Document Detail


Aluminum bioavailability from the approved food additive leavening agent acidic sodium aluminum phosphate, incorporated into a baked good, is lower than from water.
MedLine Citation:
PMID:  16949191     Owner:  NLM     Status:  MEDLINE    
Abstract/OtherAbstract:
There are estimates of oral aluminum (Al) bioavailability from drinking water, but little information on Al bioavailability from foods. Foods contribute approximately 95% and drinking water 1-2% of the typical human's daily Al intake. The objectives were to estimate oral Al bioavailability from a representative food containing the food additive acidic sodium aluminum phosphate (acidic SALP), a leavening agent in baked goods. Rats were acclimated to a special diet that resulted in no stomach contents 14 h after its withdrawal. They were trained to rapidly consume a biscuit containing 1.5% acidic SALP. Oral Al bioavailability was then determined from a biscuit containing 1% or 2% acidic SALP, synthesized to contain (26)Al. The rats received concurrent (27)Al infusion. Blood was repeatedly withdrawn and serum analyzed for (26)Al by accelerator mass spectrometry. Total Al was determined by atomic absorption spectrometry. Oral (26)Al bioavailability was determined from the area under the (26)Al, compared to (27)Al, serum concentrationxtime curves. Oral Al bioavailability (F) from biscuit containing 1% or 2% acidic (26)Al-SALP averaged approximately 0.11% and 0.13%; significantly less than from water, which was previously shown to be approximately 0.3%. The time to maximum serum (26)Al concentration was 4.2 and 6h after consumption of biscuit containing 1% or 2% (26)Al-acidic SALP, respectively, compared to 1-2h following (26)Al in water. These results of oral Al bioavailability from acidic (26)Al-SALP in a biscuit (F approximately 0.1%) and results from (26)Al in water (F approximately 0.3%) x the contributions of food and drinking water to the typical human's daily Al intake ( approximately 5-10mg from food and 0.1mg from water, respectively) suggest food provides approximately 25-fold more Al to systemic circulation, and potential Al body burden, than does drinking water.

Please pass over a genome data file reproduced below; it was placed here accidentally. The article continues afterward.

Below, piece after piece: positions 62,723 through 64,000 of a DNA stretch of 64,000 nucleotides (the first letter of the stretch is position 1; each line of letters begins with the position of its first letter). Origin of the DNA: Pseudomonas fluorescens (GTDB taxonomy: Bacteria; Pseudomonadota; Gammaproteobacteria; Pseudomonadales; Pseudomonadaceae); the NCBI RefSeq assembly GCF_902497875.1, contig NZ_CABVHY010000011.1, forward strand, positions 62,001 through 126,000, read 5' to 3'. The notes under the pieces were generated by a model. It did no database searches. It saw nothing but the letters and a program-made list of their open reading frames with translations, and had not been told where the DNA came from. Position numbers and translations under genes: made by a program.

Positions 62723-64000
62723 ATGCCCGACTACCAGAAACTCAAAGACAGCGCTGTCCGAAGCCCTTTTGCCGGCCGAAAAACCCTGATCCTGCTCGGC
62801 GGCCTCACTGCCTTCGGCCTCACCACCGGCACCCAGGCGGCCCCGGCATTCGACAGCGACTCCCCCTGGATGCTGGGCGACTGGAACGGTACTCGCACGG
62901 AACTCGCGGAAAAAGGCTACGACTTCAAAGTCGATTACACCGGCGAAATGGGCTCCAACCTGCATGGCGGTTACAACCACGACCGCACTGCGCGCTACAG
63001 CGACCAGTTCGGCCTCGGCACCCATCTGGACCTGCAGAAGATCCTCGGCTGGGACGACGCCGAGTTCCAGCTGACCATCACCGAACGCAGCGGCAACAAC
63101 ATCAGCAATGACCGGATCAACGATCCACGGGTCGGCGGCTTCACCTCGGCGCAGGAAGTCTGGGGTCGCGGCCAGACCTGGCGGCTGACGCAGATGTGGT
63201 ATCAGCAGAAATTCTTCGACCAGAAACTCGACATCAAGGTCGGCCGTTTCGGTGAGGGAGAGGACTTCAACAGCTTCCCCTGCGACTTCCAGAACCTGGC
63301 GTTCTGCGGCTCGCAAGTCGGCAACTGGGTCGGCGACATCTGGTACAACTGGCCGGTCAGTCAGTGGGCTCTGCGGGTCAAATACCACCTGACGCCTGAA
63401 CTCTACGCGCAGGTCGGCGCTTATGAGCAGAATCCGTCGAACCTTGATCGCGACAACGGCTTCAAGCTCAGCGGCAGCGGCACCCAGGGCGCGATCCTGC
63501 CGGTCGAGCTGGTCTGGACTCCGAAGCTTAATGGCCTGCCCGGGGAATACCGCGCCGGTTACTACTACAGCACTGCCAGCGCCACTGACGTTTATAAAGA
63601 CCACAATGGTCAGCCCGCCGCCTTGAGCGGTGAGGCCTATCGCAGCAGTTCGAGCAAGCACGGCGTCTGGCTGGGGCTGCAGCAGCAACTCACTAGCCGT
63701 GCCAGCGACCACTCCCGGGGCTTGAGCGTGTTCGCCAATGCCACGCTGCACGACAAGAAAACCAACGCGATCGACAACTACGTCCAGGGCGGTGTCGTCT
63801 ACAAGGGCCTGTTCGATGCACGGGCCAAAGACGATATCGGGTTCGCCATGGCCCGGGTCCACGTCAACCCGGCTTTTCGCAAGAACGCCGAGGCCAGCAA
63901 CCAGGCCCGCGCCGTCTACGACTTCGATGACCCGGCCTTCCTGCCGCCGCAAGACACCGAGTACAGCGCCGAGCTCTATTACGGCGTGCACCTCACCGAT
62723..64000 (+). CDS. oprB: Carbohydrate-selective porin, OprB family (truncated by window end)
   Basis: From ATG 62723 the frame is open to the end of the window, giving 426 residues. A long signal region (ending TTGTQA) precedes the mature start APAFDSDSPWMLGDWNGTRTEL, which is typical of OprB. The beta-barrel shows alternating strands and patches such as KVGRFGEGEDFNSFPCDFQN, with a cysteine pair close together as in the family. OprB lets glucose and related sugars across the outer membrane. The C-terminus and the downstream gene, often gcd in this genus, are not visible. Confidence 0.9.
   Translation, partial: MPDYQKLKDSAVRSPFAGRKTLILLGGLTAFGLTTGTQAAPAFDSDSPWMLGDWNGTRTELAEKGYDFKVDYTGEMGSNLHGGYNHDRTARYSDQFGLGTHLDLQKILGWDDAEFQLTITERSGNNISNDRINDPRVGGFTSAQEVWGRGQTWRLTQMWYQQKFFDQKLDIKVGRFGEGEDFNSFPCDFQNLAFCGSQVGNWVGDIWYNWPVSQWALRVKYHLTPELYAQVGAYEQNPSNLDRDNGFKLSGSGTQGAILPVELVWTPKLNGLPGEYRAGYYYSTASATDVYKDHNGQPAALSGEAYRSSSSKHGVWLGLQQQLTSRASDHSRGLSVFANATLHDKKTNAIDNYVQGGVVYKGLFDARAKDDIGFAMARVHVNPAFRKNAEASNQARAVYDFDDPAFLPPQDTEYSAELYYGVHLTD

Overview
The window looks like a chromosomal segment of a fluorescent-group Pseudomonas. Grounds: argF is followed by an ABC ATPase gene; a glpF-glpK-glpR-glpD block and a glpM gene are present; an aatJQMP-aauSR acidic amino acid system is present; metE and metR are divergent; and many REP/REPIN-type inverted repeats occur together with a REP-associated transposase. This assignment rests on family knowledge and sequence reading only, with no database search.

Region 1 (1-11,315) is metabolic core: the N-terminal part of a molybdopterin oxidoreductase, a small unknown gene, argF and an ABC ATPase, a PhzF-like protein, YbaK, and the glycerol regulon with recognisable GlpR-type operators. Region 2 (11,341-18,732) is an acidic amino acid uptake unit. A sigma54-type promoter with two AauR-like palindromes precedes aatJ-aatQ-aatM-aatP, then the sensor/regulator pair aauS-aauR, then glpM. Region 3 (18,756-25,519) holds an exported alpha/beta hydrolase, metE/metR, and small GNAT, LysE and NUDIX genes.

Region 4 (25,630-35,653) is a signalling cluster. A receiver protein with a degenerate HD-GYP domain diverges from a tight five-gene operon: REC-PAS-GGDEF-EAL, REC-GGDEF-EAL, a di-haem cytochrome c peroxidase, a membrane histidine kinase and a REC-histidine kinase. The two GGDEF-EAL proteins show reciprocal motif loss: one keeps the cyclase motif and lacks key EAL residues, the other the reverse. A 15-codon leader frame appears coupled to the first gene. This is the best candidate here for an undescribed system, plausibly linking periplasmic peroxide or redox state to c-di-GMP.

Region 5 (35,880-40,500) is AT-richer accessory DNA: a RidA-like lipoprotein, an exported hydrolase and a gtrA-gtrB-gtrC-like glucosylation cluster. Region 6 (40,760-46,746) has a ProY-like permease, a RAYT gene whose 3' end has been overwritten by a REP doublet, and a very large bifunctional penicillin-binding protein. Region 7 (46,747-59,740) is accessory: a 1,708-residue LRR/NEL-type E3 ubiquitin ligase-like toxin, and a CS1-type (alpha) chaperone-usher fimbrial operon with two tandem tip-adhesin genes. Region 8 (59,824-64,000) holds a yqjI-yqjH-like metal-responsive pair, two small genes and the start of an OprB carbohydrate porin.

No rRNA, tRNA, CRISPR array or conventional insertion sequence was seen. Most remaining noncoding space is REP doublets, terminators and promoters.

Authors:
Robert A Yokel; Rebecca L Florence
Publication Detail:
Type:  Journal Article; Research Support, N.I.H., Extramural     Date:  2006-07-21
Journal Detail:
Title:  Toxicology     Volume:  227     ISSN:  0300-483X     ISO Abbreviation:  Toxicology     Publication Date:  2006 Oct 
Date Detail:
Created Date:  2006-09-25     Completed Date:  2006-11-29     Revised Date:  2007-12-03    
Medline Journal Info:
Nlm Unique ID:  0361055     Medline TA:  Toxicology     Country:  Ireland    
Other Details:
Languages:  eng     Pagination:  86-93     Citation Subset:  IM    
Affiliation:
Pharmaceutical Sciences Department, College of Pharmacy, University of Kentucky Medical Center, 725 Rose Street, Lexington, KY 40536-0082, USA. ryokel@email.uky.edu <ryokel@email.uky.edu>
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MeSH Terms
Descriptor/Qualifier:
Aluminum Compounds / blood,  chemistry,  pharmacokinetics*
Animal Feed
Animals
Biological Availability
Cookery
Drinking
Food Additives / chemistry,  pharmacokinetics*
Hydrogen-Ion Concentration
Male
Phosphates / blood,  chemistry,  pharmacokinetics*
Radioisotopes
Rats
Rats, Inbred F344
Sodium Compounds / blood,  chemistry,  pharmacokinetics*
Spectrophotometry, Atomic
Water / chemistry*
Grant Support
ID/Acronym/Agency:
R01 ES11305/ES/NIEHS NIH HHS
Chemical
Reg. No./Substance:
0/Aluminum Compounds; 0/Food Additives; 0/Phosphates; 0/Radioisotopes; 0/Sodium Compounds; 7732-18-5/Water; 7785-88-8/aluminum sodium phosphate

From MEDLINE®/PubMed®, a database of the U.S. National Library of Medicine


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